I am American (I live in New York), and less than a year ago, a friend and I went on a vacation to France. This was, without a doubt, the best vacation of my life so far, and I enjoyed almost everything about the trip (especially the food!) Before I left, a few people took it upon themselves to warn me about stereotypically rude French people that hate Americans, and I chose to ignore those people, because a) I don’t like to pass judgment on people I’ve never met, and b) don’t try to ruin my vacation before I’ve even left! As it turns out, (and I’m not sure if this was due to our own attitudes, or sheer dumb luck), every French person we had the pleasure of meeting during our trip was nothing but kind and helpful. I only wish I could say the same about the other Americans.
We spent the last part of our trip in Sarlat La Caneda, a medieval town in Southern France, where we stayed at a marvelous hotel run by some of the nicest people I’ve met. Our hotel package included dinner and breakfast, so we ate most of our meals at the hotel for the three days we were there. On one particular evening, the owner had the night off, so dinner service was left in the hands of his assistant manager (we’ll call her AM), and a young man who was waiting tables (we’ll call him YW). YW spoke very little English, but my traveling companion spoke a little French (and I’d learned enough to get through a menu), so we managed to get by. I had ordered boeuf et pommes frites (steak and fries) this particular evening, and they were delicious.
The evening in question had brought a new group of guests, including an older wealthy American couple (seated at the table next to us) who were the very personification of the phrase “Ugly American”. This couple made me feel embarrassed to be from the same country as them: they were demanding, condescending, and complained to each other that “nobody speaks English!” (Sarlat is way off the beaten path, with no train service to any of the major cities, so I was surprised to find the number of English-speakers that we did meet there).
YW was cheerful and friendly, never made a single mistake with our orders (despite the language barrier) and seemed enthusiastic to give the best service possible. The night before, we had asked for a simple pot of hot water for tea, and he brought up an entire tea tray, complete with little tea biscuits—for which we were not even charged! I’m giving these details so that you have some perspective on how horribly this couple (I’m calling them the American Uglies—AU) behaved. After being curt and demanding all throughout giving their orders and receiving their food, AU Husband called YW to the table and proceeded to berate him because he “did not like the way the fries were presented on [his] wife’s plate.” I was trying not to listen to their conversation, but at this I put my fork down and did a double take. My friend and I exchanged looks that said “did we seriously just hear that?” As I mentioned before, YW spoke limited English, so as AU Husband went on and on about the travesty of his wife’s fries being in disarray, all he could do was stand there, and stammer out “the… fries?… they are bad?” Finally AU Husband said “Get me someone who will understand!” Poor YW (looking like he was near tears at this point) went to go get AM. AM’s English was quite good, so she came out and asked “Yes sir, there is a problem with the food?” (okay, I’ll admit it—I was straight-up eavesdropping at this point. I was just so appalled by what I was hearing).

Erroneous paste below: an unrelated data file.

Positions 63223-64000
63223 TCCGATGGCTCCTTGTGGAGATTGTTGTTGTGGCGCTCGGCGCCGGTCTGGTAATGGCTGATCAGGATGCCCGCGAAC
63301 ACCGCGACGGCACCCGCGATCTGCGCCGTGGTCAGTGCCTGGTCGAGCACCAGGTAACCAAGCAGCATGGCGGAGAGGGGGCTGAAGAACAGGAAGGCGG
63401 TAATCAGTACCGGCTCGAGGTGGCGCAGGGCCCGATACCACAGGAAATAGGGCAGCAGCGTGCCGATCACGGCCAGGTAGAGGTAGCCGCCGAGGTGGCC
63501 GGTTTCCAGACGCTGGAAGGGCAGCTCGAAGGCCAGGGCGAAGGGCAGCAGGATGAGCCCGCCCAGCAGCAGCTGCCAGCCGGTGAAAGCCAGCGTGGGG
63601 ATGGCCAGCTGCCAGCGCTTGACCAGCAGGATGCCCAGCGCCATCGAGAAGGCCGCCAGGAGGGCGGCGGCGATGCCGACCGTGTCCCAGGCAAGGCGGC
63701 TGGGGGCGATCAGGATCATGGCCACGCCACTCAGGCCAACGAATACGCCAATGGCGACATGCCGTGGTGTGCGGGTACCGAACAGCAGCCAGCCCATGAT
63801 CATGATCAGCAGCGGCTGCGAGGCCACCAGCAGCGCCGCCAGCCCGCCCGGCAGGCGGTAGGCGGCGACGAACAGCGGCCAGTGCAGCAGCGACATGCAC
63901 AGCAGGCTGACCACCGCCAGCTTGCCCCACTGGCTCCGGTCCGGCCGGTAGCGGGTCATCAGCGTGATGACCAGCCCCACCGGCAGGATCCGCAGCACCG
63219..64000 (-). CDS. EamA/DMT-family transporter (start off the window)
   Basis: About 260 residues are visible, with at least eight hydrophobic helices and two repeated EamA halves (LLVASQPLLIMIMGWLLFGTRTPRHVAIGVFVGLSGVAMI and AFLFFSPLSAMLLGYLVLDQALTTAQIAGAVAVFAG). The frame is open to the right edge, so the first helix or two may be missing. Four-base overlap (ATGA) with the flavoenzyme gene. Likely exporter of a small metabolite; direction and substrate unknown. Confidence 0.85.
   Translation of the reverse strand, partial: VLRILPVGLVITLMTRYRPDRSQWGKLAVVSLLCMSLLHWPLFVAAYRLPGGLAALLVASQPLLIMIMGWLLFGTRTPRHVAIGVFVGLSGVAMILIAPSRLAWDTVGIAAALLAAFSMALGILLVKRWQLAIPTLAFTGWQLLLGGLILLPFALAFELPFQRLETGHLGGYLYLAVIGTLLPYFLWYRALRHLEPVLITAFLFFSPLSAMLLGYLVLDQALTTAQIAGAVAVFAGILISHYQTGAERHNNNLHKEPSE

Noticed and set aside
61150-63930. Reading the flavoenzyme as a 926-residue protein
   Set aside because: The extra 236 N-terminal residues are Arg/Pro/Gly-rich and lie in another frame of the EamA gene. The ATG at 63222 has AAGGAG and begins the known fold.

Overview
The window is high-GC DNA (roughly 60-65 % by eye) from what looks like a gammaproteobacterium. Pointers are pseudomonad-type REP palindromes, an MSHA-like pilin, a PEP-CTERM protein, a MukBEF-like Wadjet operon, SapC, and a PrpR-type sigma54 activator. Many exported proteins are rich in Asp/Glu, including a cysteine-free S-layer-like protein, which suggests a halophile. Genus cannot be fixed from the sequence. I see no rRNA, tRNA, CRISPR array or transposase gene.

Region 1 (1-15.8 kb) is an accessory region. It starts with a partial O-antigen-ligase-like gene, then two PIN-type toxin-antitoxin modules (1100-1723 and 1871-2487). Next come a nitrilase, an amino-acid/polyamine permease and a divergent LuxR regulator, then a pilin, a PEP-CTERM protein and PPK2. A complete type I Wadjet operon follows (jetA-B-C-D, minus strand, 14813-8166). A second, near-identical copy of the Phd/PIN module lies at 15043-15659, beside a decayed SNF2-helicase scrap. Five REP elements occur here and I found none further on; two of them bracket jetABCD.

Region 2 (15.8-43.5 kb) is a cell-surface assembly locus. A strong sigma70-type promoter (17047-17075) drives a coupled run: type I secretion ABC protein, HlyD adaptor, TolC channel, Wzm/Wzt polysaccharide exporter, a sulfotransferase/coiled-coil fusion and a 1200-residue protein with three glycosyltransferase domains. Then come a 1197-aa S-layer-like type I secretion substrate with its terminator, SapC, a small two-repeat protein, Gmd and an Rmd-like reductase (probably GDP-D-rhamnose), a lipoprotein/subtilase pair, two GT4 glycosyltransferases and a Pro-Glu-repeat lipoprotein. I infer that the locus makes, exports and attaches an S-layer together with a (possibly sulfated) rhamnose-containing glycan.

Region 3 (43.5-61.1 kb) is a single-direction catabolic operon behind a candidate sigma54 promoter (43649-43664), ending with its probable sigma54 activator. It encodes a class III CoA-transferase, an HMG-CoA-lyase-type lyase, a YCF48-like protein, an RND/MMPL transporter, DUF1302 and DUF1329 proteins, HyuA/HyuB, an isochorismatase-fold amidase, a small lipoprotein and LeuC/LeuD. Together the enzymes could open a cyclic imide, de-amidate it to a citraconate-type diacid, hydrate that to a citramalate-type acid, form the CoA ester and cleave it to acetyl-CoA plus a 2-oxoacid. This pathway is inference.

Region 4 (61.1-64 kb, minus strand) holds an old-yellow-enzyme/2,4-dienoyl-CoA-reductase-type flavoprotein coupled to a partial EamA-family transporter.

“I don’t like the way the fries are arranged on the plate!!” AU Husband replied angrily.
“The… fries, sir?”
“Yes! The fries!! Do you understand!?”
I was sure AM had understood, but she stood there a second, probably thinking the French version of “WTF, mate?” (as I was, the English version). “I am sorry. What would you like us to do?” she replied after a few seconds.
AU Wife spoke up with “Well, I don’t want it, now!” and AU Husband said “I don’t want mine, either. Just wrap it up, we’ll eat it upstairs.”
AM attempted to smooth things over, and finally convinced them to stay for their dessert, which they ate while complaining. Even worse, service slowed down for the rest of us, as the only two people on staff were busy trying to keep this obnoxious couple happy.
When YW emerged to take our plates, he was quiet, and visibly shaken. “The food is ok?” he asked, to which I smiled, and replied “The food was delicious. And I thought that the fries were arranged beautifully on my plate.” He cracked a smile after my friend translated for me.
Unfortunately for us, the hotel seated guests at the same table every night (I guess to avoid confusion, since everything was charged to the rooms), so we had to sit next to this boorish couple for the rest of the trip! Although thankfully, that was the last outburst we witnessed.
I don’t believe rudeness or entitlement is the exclusive domain of a single nationality. When husband and I were at Epcot a year ago, we encountered a few “ugly” Europeans and South Americans who had no respect for a wheelchair whatsoever. There are rude, obnoxious, entitled people of every race and nation. When encountering fellow countrymen who are behaving obnoxiously, I consider it my duty to go above and beyond kindness and courtesy to counter the perception that all Americans are traveling brats which appears that is what you and your friend did.